Our Thursday posts focus on material from the New Testament. As part of our fourfold priority of history, integrity, truth, and Scripture we consider it important to read and review significant scholarly work with both the Old and New Testaments. Jesus’ teaching in parables is often noted by interpreters. Dr. Scaer asks what the purpose of the parables is, then works to see how the parables in Matthew 12-13 help us understand the overall purpose of the text.
Scaer, David P. Discourses in Matthew: Jesus Teaches the Church. St. Louis: Concordia, 2004. Kindle Electronic Edition.
Chapter 10, “The Third Discourse: The Parables (12:46-13:53)” Loc. 5849-6479.
Matthew’s third discourse consists mainly of Jesus’ parables. He introduces the parables in 12:46 and concludes with a transition statement in 13:53. Throughout the Third Discourse those who hear and do Jesus’ words are the true Israel (Scaer 2004, Loc. 5858). Scaer briefly introduces and illustrates parables as teachings which describe situations using figurative language. Here the disciples learn about themselves (Scaer 2004, Loc. 5874). Situations and people resemble other situations and people serving to point out reality or impossible concepts. The ongoing purpose of the parables is partly to enable disciples to enter into Jesus’ world (Scaer 2004, Loc. 5941). These parables, further, require some response of belief on the part of the hearer (Scaer 2004, Loc. 5975). They are not simply for enjoyment. Scaer goes on to discuss some historic ways of interpreting the Sermon on the Mount and the parables (Scaer 2004, Loc. 5991).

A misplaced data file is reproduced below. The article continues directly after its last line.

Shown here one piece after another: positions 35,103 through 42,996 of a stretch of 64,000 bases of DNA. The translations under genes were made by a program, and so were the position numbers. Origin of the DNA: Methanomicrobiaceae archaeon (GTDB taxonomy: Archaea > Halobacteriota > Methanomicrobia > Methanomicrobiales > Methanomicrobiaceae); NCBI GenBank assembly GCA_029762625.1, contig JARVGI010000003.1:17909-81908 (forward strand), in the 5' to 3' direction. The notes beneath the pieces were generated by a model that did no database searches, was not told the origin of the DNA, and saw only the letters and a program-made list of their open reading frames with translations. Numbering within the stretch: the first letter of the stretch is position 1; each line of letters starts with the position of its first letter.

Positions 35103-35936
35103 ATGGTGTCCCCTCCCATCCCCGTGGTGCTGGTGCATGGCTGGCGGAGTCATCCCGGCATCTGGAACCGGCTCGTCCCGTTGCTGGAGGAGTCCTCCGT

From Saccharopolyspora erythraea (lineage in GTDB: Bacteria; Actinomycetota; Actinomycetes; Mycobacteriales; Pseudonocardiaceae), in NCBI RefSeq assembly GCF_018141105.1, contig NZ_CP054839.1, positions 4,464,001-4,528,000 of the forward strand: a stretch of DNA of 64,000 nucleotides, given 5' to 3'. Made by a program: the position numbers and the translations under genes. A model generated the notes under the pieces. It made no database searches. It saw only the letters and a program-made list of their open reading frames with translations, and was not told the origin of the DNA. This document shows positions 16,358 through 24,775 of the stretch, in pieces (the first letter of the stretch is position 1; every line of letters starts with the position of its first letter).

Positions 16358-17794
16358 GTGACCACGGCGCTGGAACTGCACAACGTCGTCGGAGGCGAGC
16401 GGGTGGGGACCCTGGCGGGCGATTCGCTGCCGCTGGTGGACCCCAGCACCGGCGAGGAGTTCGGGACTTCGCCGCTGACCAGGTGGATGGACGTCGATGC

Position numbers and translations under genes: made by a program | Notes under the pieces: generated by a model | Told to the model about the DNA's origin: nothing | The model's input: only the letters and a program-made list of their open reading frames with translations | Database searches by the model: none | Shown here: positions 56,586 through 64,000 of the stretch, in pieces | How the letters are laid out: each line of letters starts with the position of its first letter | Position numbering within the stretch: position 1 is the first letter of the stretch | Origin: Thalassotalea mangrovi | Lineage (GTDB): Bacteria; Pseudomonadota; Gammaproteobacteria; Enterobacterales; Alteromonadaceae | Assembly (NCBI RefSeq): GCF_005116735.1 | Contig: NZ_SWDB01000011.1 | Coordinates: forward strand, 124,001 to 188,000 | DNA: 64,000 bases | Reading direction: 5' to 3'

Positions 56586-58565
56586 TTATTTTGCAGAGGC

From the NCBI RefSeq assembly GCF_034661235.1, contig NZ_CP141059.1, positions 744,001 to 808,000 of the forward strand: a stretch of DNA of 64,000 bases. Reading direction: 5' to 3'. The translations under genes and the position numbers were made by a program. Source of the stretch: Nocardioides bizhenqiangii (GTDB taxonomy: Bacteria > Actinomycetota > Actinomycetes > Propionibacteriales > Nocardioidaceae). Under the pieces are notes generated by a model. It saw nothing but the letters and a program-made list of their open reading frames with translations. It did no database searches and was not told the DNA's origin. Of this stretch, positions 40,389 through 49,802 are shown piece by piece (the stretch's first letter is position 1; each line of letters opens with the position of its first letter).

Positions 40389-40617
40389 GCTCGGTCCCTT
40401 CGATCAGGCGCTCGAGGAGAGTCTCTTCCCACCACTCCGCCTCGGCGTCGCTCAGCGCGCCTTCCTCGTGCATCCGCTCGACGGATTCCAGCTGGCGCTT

Despite the wide diversity of figurative motives in the parables, Scaer asserts further interpretive challenges. The parables are “shells for divine mysteries” (Scaer 2004, Loc. 6016) but it is not always clear what those mysteries are. One of the jobs of the apostles is to pass on the mysteries to other people (Scaer 2004, Loc. 6025).
Scaer asks then about interpretation (Scaer 2004, Loc. 6051). Specifically, why does Matthew give an explanation of the sower and the weeds? This would indicate the parables can be understood by average readers.
Next, Scaer discusses the seven parables of the discourse (Scaer 2004, Loc. 6075). He identifies Jesus as the one active in each. He observes that the parables progress deliberately, with a thought from one taken up in the next (Scaer 2004, Loc. 6084). This is consistent with the idea of Matthew as one catechetical curriculum. Learners are adding to their grasp of the Christian faith bit by bit. Scaer continues with numerous examples illustrating interpretation. His comments are an admirable guide to careful exegetical thought processes.
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